“When it gets compressed, and jams through the cable pipe, or the fiber to get to your television, Netflix takes as much information out of that as they can through compression in order to reduce the amount of data that's going through, so you have a smoother streaming experience,” he said. “One of the weird things that happens when you have a very high resolution image, in general, when you shrink the amount of information the edges get sharper.”
Connor said to think about it in terms of movies from the 70s, whose visual effects look great on a huge screen, because the film grain blurs some of the details, but much worse on a smaller television.
“But when you take a movie like the original Superman or something and put it on television, all the edges get really sharp, all the blue screen looks really hacky,” he said. ”Something quite similar happens when you take a big 4K image and you jam it through a massively compressed amount of data to put it on TV.”
All of this helps to explain why the Netflix productions look uncanny. But some of the unpolished details are due to a more mundane issue: money.
Connor described the budgets on Netflix projects as being high, but in an illusory way. This is because in the age of streaming, “above the line” talent like big name actors or directors get more of the budget that’s allotted to Netflix projects because they won’t get any backend compensation from the profits of the film or television show.
“They're over compensated at the beginning,” Connor said. “That means that all of your above the line talent now costs, on day one that the series drops, 130 percent of what it costs somewhere else. So your overall budget looks much higher, but in fact, what's happened is to try to save all that money, you pull it out of things like design and location.”
“So the pandemic hurts, the technology of capture and then post production standardization hurts, the budget point squeezes all the design side stuff, and that hurts,” Connor continued.
Connor pointed out that there are many projects on streaming services that skimp on things like production design, and that some of this is due to ongoing impacts from the pandemic. But it can be particularly noticeable in Netflix productions because it happens so often.
“Red Notice to me is like the pinnacle of this sort of thing I’m talking about. It cost a fortune because they had to pay the stars a ton. It was shot in the pandemic, so they're cutting around absences in ways that are at times very, very funny,” Connor continued. “And the whole thing just looks when I watched it on my TV, and I have a fairly good TV, I thought it looked just horrible, beginning to end. A sort of brutal experience.”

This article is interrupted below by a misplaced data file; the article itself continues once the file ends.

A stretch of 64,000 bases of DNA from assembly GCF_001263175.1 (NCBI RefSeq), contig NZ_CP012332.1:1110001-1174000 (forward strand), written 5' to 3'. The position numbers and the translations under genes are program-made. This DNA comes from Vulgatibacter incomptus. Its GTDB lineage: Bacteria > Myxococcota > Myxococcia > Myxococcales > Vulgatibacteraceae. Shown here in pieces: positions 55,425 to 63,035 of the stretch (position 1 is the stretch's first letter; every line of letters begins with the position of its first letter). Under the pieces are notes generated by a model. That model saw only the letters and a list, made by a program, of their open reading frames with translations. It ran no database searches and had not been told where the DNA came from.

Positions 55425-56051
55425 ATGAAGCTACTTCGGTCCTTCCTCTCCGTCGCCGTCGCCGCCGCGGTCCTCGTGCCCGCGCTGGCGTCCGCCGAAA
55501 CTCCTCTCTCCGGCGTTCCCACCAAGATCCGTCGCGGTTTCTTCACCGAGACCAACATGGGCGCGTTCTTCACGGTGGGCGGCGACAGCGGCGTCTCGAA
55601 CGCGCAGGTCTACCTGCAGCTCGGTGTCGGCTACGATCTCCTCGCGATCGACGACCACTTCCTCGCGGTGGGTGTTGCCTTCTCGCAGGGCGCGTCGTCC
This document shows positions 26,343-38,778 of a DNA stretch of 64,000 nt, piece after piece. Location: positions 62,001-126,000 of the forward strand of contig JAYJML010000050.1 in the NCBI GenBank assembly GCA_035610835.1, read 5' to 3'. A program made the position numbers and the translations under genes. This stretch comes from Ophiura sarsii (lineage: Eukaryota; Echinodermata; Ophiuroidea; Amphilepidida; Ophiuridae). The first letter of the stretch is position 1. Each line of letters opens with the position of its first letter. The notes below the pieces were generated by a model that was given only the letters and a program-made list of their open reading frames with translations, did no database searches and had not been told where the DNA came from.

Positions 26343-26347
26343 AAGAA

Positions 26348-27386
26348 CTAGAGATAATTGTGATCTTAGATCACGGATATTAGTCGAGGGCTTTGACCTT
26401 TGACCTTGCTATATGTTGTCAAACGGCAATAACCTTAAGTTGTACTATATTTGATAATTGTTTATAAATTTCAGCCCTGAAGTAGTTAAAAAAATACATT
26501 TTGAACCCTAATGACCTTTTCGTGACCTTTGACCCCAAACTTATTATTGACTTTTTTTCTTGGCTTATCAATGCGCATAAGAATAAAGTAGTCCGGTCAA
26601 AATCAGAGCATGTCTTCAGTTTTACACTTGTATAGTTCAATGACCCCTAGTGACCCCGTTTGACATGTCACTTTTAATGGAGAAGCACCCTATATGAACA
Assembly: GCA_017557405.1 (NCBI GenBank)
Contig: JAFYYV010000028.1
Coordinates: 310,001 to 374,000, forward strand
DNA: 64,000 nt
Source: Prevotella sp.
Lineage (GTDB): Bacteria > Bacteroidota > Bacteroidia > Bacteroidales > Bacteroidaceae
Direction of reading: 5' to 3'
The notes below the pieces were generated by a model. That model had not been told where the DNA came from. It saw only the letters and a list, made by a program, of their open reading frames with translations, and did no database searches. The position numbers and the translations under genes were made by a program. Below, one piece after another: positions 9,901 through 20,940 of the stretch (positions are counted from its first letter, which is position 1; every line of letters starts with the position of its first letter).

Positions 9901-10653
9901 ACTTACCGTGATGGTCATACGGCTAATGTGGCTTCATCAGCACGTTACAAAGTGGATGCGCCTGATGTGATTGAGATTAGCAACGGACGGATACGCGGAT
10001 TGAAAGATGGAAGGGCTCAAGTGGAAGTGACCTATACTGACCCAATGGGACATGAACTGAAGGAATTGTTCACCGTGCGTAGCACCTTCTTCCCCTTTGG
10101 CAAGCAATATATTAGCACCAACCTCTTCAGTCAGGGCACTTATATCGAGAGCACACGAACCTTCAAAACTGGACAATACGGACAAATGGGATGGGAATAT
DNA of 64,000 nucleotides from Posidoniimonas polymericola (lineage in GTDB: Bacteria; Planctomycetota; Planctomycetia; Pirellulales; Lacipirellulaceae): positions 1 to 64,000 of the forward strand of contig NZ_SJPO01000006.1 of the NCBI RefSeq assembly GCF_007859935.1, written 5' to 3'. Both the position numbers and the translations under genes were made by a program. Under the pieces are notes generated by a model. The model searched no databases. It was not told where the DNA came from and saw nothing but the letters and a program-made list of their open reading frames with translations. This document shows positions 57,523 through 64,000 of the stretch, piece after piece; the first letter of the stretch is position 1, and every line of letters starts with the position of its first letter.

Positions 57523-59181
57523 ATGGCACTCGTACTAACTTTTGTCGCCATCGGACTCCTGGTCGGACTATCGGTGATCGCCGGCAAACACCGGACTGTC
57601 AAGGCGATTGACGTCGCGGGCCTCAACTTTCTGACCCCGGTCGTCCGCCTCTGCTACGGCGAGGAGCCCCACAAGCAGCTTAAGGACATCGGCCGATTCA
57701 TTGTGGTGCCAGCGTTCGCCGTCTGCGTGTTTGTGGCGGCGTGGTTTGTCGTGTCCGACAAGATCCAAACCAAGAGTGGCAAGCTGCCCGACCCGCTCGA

That’s not to say that the Netflix look is always bad. There are a lot of kinds of projects that Netflix makes, ranging from the prestige work of Martin Scorsese to schmaltzy young adult fare like The Kissing Booth. When you’re making a young adult romance story, the Netflix look doesn’t feel totally out of place. In fact, it’s not too far off from what shows produced for the CW, like Riverdale, already look like. When you’re watching The Sandman, which is based on a beloved and very experimental comic, it comes off as totally incongruous with the story that they’re trying to tell. The technical specifications that Netflix enforces on its productions wouldn’t feel so out of place in a different genre of story.
“It all, kind of, totally works with the Adam Sandler comedies,” Connor said. “The budget point is fine, because Adam Sandler gets all the money, and like, the things just look fine. Nobody is making really theatrical comedies anymore, that whole market segment is just vaporized. And you know, I kind of want to live in a world where there's a Hubie Halloween rolling out in mid October and my theaters but like, barring that…”
Television and movies also, generally speaking, don’t have to look like that. Connor repeatedly mentioned Tokyo Vice as an example of a show with particularly rich production design, and other works on HBO, like the drama Station Eleven and the comedy Rap Shit, also put a great deal of time and care into their visual presentation. Shows like The Bear on Hulu, nominally a comedy, is extremely considered in how it frames its characters, and builds out its kitchen set with a lot of personal details. As streaming television, these shows will also always suffer from what happens to images when they’re compressed—but these shows are also shot in ways where that’s not as noticeable to the streamer on the other side.